employ on the first day of arrival. They worked in July of this year and
we didn't have to modify them much for this visit.
medley at our overnight stop: pine cones, red and
leaves, red berries, moss, lichens, and more.
One thing we did
differently was to park overnight about as close to Denali as possible.
We didn't like staying at the costly RV park in Cantwell in July so we
scouted out free options farther north along the highway for this trip.
The spot we picked in
July was vacant when we arrived late yesterday afternoon so we parked
RV pulled in later in the evening but it was so far back we didn't
even notice the occupants.
This pull-off has been recently graded and
graveled. It was designed for horse trailers, although there were none
here this evening. A nice perk we discovered is a wide dirt horse trail
back into the forest where we could walk the dogs when it wasn't
raining too hard:
The white stuff on the ground in
the picture above isn't snow, although snow fell on nearby mountain
peaks overnight when it was raining down at our level. The white is a
type of lichen.
there was some road noise this pull-off is far enough off the highway
that it wasn't a problem when we were sleeping. Not a bad deal for
And our MO
for staying here overnight worked well because we could easily arrive
at Riley Creek Campground early enough this morning to get our very
favorite site -- we had it one time in 2012 -- with minimal
driving to get there.
THIS MORNING'S SHORT DRIVE
Short distance, for sure -- only ten miles
-- but plenty long on time. It took us an hour.
We were mostly pleased with road conditions yesterday because we were
driving on pavement.
This morning was a different thing entirely, with more rain, puddles,
and mud through major construction on the stretch for several miles
south of Denali, including a new bridge right before the entrance to the
What a mess. We really hoped they'd have gotten more of this done
since we were here in July . . .
Note the new
snow on the mountaintops.
It was slow going over muddy gravel breaks
following the pilot vehicles. In addition to two stops for the road
work, we got the truck and camper dirty again and can't wash
them as well as we'd like at the park campground.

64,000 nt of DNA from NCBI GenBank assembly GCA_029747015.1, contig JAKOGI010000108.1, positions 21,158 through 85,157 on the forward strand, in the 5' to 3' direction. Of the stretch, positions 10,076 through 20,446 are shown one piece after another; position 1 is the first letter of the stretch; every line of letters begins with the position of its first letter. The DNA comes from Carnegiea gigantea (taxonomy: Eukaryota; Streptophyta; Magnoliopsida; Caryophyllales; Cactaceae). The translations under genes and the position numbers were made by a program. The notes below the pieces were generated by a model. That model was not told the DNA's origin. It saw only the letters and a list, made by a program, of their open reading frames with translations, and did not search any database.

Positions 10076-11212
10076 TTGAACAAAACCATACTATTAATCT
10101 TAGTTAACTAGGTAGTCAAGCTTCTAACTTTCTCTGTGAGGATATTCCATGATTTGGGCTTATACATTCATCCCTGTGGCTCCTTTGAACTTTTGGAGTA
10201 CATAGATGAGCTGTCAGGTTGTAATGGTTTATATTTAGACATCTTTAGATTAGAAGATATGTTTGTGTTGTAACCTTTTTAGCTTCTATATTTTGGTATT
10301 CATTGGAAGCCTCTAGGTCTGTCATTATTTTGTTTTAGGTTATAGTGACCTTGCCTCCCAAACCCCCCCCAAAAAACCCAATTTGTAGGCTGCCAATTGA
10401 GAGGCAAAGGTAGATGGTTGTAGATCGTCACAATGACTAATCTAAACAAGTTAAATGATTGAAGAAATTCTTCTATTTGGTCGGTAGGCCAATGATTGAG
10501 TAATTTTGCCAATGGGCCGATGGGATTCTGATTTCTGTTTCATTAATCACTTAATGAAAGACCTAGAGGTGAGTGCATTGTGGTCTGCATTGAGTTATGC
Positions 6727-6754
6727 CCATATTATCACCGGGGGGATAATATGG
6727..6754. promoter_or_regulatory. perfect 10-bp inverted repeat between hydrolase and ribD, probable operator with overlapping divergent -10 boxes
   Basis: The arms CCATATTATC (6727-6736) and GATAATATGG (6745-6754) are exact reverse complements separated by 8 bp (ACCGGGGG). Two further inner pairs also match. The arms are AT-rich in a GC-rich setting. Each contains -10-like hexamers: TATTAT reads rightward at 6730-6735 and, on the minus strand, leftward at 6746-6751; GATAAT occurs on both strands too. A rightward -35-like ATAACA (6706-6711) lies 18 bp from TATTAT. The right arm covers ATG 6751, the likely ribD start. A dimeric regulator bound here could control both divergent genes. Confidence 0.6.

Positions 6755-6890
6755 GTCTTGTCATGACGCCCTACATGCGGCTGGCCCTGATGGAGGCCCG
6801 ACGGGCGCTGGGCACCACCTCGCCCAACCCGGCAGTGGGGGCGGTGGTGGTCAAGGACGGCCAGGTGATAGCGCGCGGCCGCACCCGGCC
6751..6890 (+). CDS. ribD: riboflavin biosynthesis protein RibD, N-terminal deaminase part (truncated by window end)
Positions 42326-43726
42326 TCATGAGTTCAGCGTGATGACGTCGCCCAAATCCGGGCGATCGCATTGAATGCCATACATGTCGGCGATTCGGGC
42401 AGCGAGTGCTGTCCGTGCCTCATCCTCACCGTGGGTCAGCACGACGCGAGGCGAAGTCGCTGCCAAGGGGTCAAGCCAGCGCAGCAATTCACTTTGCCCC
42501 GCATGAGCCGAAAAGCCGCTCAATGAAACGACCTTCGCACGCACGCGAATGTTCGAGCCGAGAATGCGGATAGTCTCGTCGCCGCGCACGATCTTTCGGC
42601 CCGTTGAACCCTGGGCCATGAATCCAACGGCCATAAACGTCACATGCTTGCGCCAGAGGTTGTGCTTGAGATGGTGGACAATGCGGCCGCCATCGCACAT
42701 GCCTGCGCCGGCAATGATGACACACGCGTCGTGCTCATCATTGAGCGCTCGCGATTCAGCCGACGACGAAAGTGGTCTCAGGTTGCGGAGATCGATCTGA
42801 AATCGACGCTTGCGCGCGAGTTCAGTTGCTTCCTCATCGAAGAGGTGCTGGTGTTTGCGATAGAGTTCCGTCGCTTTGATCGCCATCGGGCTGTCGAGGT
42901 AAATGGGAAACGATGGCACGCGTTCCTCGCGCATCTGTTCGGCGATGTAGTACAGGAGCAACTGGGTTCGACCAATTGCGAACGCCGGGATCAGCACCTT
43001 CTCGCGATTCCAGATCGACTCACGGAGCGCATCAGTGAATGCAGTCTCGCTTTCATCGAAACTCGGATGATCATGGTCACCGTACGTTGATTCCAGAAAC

Perhaps what surprised me most was watching them
pour new asphalt in the rain!
Good thing they can, since the window of
opportunity to do road work is so short up here and it rains a lot in
RILEY CREEK CAMPGROUND
Our plan to park nearby overnight worked again to get to the
campground early for the best choice of sites. If we hadn't seen one
already vacated, we could at least see the dates on the posts to know if
other suitable sites (i.e., large enough for our rig and truck) would be
vacated this morning.
Fortunately, when we drove through the Bear Loop at 9:15 AM our very
favorite site was already empty and available!!
I took the two sunny photos the
We didn't need to look any farther. We checked in and I went back to
hold the spot while Jim took the Cameo to the dump station for fresh
water and a partial rinse.
This is our fifth
time at Riley Creek. We had this site for a few days in 2012 and loved
We still love it
double width, deep, plenty of room for the truck, great big "back yard"
(forest) to walk the dogs, lots of privacy from nearby sites, and fairly close
to a bathroom. Jim loves it for all those reasons and also because it's easy to
RV site in every campground was this big and private!
Lots of room in back of our site to walk the dogs;
they aren't allowed on park
trails but it's OK to walk them all over the campground,
bike path, and park roads.
Lots of pretty red berries around the campground, too;
we have to watch
Casey because she likes to swallow those -- not
good for her!
The whole campground was full last night and again tonight. Although
several sites were vacated this morning there weren't very many open
when we came in. We totally lucked out getting this site.
It's good to be back at Denali!
Next entry: two drives back to Savage River today
to see moose and colorful fall scenery
"Runtrails & Company" - Sue Norwood, Jim O'Neil,
Cody the ultra Lab, and Casey-pup
© 2015 Sue Norwood and Jim O'Neil